This abuse of human rights is justified by the Regime under their warped version of Islam, but is not recognised by any true believer.

Indeed, Maryam Rajavi, who leads the Iranian opposition and will be the keynote speaker at their June 30 gathering in Paris, states that Islam does not approve of any form of compulsion, coercion and forcible prohibition, including the use of flogging and terror, imposing the compulsory veil, and especially imposing the rule of a government under the name of God and Islam.

The statement reported that the nationwide anti-regime uprising in Iran showed that the Iranian people want democracy in their country and the religious leaders agreed that the West should support that.

The statement read: “”We call on all countries to take into consideration the deplorable situation of human rights in Iran, particularly the painful situation of religious minorities, in navigating their relations with Iran. We urge them to base any improvement of relations with Iran on a cessation of oppression of minorities and on a halt to executions in Iran. The time has come for us to listen to the Iranian people’s demand for freedom, including religious freedom.”

This statement is the latest in a series of public condemnations of the Iranian Regime for its human rights abuses and of support for the Iranian opposition and their Free Iran rally.

Countering extremism in Indonesia and beyond

Religious Freedom Institute ( – Between May 8 and May 14, 2018 Indonesia was hit by a wave of ISIS terrorist attacks, including bombings carried out by families–fathers, mothers, and children together. The principal targets were churches and police stations, including the headquarters of the paramilitary Police Mobile Brigade (which is also where Ahok, the former Governor of Jakarta and a Christian, is serving a sentence for blasphemy). In the wave of attacks, thirteen terrorists and fourteen others were killed, and more than 40 were injured.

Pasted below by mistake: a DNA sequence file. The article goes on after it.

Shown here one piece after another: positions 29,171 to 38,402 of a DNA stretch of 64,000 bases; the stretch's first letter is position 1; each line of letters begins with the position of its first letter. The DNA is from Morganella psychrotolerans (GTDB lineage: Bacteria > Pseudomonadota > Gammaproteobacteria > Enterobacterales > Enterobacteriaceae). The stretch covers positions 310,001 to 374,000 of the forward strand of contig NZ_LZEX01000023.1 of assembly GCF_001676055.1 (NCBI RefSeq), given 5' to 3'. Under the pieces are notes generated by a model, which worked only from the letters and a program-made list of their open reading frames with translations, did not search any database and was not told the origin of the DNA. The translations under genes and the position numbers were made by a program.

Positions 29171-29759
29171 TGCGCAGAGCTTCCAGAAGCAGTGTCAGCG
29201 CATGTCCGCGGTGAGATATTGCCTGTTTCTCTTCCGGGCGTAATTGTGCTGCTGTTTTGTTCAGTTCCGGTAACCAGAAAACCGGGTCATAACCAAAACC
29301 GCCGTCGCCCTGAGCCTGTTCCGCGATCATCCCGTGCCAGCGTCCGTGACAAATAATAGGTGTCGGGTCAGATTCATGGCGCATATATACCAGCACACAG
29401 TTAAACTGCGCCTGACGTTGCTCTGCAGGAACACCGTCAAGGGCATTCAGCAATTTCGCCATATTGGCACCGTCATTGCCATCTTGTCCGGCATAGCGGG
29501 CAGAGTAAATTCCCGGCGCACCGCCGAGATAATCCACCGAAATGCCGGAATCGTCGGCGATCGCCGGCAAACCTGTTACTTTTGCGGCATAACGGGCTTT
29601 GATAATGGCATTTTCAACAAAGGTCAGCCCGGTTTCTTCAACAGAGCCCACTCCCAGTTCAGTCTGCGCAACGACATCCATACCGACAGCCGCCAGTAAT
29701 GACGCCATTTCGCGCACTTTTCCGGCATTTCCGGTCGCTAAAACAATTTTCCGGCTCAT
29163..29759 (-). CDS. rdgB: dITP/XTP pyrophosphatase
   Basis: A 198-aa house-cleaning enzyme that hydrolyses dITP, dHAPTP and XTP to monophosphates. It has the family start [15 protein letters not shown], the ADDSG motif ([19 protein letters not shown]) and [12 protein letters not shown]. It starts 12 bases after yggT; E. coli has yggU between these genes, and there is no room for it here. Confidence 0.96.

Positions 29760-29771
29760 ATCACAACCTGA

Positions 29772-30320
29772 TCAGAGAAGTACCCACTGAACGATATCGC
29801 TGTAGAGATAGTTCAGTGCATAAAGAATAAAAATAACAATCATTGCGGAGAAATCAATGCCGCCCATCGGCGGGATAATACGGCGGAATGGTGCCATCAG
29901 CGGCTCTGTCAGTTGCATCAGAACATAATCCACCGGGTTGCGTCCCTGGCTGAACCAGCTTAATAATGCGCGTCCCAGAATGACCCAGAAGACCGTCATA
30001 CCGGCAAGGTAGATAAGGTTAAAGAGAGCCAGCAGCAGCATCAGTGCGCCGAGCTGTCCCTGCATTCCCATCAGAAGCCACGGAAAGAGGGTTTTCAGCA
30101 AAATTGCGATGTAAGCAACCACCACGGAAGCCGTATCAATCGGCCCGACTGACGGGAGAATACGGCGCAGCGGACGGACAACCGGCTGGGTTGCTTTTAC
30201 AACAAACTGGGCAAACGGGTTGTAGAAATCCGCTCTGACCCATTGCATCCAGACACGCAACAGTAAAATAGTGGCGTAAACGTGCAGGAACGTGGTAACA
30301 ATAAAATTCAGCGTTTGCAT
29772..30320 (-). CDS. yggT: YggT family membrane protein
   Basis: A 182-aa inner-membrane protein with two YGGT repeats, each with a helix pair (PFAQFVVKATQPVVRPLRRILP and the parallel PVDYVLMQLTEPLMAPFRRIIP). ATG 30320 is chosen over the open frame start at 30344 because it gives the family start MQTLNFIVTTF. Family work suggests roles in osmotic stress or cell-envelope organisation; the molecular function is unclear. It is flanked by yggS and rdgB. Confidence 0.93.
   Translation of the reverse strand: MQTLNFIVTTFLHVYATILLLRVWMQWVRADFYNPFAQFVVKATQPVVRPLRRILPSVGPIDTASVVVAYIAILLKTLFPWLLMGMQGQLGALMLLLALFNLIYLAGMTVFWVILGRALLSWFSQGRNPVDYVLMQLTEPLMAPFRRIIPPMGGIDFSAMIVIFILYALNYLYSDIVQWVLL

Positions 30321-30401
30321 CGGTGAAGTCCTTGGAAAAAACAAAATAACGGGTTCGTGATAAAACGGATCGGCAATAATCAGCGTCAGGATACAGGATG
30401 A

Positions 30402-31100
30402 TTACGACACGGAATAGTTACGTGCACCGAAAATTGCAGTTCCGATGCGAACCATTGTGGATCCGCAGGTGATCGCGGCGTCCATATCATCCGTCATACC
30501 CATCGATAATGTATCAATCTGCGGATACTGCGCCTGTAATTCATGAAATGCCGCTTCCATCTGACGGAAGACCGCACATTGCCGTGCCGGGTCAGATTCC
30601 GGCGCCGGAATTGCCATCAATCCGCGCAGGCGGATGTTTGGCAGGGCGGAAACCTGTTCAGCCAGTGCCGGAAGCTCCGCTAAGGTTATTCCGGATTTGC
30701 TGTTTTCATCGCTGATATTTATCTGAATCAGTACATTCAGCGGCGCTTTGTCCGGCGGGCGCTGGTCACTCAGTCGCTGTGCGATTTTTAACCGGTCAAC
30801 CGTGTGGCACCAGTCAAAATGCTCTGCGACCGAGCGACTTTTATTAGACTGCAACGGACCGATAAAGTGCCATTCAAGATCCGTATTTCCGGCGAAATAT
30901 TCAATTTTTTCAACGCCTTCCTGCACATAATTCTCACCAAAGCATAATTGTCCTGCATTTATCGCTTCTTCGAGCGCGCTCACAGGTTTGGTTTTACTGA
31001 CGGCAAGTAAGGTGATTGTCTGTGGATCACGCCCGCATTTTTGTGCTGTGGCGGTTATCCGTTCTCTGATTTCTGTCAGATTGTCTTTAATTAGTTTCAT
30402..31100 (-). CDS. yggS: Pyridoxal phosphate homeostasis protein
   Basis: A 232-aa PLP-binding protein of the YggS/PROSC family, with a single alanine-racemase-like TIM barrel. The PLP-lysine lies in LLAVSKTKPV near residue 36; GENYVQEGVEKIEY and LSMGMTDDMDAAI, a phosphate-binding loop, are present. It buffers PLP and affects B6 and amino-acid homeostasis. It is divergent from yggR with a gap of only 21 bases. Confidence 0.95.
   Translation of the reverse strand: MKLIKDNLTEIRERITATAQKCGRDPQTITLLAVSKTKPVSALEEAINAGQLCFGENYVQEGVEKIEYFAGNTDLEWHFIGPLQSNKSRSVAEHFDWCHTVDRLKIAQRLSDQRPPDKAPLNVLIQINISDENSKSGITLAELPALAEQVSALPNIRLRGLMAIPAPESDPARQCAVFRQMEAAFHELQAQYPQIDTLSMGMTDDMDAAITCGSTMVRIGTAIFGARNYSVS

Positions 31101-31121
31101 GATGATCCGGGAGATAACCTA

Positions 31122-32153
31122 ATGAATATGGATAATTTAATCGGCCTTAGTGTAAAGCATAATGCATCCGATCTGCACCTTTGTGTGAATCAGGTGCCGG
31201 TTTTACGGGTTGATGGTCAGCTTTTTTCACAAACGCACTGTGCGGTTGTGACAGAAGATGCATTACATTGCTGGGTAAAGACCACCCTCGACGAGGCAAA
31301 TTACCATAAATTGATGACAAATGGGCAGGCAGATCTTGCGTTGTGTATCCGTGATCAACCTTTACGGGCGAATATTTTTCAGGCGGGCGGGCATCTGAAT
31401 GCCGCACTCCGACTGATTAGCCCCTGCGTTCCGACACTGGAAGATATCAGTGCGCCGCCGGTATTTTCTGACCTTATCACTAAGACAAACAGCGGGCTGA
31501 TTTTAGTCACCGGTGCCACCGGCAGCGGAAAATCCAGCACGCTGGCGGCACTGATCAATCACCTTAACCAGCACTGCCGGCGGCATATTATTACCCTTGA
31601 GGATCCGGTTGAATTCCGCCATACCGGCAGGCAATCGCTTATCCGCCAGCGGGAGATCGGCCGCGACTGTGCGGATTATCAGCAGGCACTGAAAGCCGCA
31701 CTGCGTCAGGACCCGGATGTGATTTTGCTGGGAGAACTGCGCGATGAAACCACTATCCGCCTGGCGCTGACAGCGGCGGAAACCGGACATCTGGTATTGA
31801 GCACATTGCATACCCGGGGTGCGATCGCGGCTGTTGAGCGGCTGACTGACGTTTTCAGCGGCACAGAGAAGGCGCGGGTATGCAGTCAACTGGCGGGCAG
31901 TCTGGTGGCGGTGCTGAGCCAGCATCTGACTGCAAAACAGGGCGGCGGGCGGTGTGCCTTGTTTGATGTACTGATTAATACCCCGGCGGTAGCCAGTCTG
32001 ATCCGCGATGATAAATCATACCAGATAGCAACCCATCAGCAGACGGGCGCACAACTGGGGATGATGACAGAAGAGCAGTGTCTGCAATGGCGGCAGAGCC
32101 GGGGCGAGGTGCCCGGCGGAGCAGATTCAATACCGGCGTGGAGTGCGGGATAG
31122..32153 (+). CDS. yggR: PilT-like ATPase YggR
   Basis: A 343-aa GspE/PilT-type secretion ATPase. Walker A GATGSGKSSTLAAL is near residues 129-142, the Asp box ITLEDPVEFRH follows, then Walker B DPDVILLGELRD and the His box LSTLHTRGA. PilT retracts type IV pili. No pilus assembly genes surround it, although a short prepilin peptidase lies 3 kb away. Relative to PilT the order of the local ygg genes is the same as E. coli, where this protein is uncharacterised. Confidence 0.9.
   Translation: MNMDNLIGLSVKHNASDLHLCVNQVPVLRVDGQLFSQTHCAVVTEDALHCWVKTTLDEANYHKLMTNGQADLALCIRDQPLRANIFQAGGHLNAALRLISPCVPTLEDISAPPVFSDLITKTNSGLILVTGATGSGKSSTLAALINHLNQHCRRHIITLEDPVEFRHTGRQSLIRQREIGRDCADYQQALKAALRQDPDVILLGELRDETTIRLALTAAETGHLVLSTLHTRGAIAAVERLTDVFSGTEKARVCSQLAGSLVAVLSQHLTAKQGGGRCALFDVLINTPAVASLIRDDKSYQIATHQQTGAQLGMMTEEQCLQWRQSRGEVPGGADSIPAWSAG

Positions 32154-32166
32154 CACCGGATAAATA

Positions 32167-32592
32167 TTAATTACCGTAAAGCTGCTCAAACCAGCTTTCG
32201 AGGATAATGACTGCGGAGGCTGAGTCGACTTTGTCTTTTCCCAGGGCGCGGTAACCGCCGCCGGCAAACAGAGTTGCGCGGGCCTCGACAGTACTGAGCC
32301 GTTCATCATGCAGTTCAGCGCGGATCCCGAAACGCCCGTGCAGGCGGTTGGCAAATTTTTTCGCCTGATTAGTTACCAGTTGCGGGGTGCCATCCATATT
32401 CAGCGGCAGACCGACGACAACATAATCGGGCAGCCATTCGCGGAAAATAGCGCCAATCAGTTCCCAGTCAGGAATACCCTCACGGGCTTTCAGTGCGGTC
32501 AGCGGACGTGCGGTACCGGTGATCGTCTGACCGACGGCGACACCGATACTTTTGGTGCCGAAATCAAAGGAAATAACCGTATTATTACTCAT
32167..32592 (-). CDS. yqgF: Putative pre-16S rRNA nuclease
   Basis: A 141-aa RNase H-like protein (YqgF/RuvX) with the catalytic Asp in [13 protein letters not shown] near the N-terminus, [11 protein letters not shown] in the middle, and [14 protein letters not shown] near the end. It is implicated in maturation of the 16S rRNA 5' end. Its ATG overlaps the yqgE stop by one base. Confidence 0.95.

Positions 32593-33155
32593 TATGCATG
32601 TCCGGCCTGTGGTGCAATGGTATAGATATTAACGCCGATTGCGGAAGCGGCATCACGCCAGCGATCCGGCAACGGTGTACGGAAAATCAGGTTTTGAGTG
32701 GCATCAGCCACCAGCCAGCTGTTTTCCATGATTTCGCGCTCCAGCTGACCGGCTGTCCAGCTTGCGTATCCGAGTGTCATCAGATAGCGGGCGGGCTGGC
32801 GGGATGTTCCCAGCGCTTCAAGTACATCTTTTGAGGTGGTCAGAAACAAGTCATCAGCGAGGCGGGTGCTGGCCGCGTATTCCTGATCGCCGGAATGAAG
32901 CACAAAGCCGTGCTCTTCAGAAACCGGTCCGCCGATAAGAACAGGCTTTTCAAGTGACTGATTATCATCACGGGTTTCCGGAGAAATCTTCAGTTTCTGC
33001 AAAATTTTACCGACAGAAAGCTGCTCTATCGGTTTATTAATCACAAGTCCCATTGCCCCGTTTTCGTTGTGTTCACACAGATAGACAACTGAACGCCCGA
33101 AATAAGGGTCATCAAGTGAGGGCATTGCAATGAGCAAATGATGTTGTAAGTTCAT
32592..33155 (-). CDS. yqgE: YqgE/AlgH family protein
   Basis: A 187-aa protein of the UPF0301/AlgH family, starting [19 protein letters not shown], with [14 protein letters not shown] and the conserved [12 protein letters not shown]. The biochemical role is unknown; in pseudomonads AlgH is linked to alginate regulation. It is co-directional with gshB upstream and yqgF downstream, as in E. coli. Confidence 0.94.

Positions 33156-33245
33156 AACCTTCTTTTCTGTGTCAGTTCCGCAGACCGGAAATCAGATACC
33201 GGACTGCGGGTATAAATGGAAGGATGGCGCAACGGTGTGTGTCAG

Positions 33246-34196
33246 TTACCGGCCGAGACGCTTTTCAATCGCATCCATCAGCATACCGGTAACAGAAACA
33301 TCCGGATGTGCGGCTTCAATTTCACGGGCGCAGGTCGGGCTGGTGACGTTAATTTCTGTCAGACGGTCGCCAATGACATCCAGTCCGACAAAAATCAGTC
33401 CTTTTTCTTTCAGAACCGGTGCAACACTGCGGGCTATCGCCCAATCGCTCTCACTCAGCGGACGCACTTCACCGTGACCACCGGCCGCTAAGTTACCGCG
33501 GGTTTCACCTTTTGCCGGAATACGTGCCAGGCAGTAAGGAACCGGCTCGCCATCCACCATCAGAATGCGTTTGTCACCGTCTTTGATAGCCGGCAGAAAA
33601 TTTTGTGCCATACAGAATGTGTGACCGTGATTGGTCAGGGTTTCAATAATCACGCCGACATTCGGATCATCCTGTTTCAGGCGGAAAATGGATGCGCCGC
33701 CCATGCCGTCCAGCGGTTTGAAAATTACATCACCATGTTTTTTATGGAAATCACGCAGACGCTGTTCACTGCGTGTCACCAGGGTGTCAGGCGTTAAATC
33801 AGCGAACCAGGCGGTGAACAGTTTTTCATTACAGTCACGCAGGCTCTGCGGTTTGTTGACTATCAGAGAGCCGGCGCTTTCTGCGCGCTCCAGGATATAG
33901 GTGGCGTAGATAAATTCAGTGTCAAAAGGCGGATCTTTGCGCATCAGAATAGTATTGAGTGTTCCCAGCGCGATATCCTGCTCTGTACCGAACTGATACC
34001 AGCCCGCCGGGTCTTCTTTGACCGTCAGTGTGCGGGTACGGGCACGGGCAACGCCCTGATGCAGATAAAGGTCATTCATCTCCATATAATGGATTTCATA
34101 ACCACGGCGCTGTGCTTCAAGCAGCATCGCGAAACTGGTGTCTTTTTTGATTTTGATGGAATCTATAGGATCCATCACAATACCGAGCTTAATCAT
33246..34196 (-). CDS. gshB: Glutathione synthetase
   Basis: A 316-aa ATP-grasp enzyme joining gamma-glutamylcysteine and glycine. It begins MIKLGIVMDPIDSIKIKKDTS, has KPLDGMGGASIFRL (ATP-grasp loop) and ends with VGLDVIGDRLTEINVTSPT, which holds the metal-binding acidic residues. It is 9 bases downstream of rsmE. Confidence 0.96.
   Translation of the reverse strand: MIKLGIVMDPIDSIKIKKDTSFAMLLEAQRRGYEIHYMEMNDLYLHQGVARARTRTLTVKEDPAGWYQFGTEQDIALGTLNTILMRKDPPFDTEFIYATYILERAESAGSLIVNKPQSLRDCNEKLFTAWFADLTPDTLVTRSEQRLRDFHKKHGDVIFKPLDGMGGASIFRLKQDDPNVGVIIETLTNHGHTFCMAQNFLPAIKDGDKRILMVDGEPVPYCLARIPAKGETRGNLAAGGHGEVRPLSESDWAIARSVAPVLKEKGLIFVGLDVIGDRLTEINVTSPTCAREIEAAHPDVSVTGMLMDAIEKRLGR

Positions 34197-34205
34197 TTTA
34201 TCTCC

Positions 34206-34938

The Indonesian government’s security forces responded strongly. There were some early arrests and then, on May 31, in a series of raids, anti-terrorist squads arrested 41 terror suspects and killed 4 others. These raids came less than a week after the May 25 passage of a new anti-terrorism law that criminalized overseas terror attacks and allowed for longer detention of suspects. The bill had been languishing in parliament for two years amid controversies over how strict it should be and how to define terrorism, but this the wave of deadly suicide attacks persuaded lawmakers the bill should be passed.

But a much more low-key event may signal broader changes in how Indonesia is approaching its effort to combat extremism.

On May 31, Indonesian President Joko Widodo appointed Kyai Haji Yahya Cholil Staquf (Pak Yahya) as a member of the Presidential Advisory Council. Pak Yahya is from one of Indonesia’s most distinguished Muslim families, is the Secretary-General of the Supreme Council of Nahdlatul Ulama (NU), the world’s largest Muslim organization, and is the head of Gerkan Pemuda Ansor (ANSOR), NU’s young-adult wing, which has some 5 million members. He is also among the Muslim world’s most incisive and outspoken reformers.

NU has long been engaged in ideological combat with Islamist extremism. In May 2017, Ansor called together more than 300 international religious scholars to consider the “obsolete tenets of classical Islamic law” that call for “perpetual conflict with those who do not embrace or submit to Islam.” This gathering issued the Ansor “Declaration on Humanitarian Islam,” that built on the May 16, 2016, NU-hosted International Summit of Moderate Islamic Leaders (ISOMIL).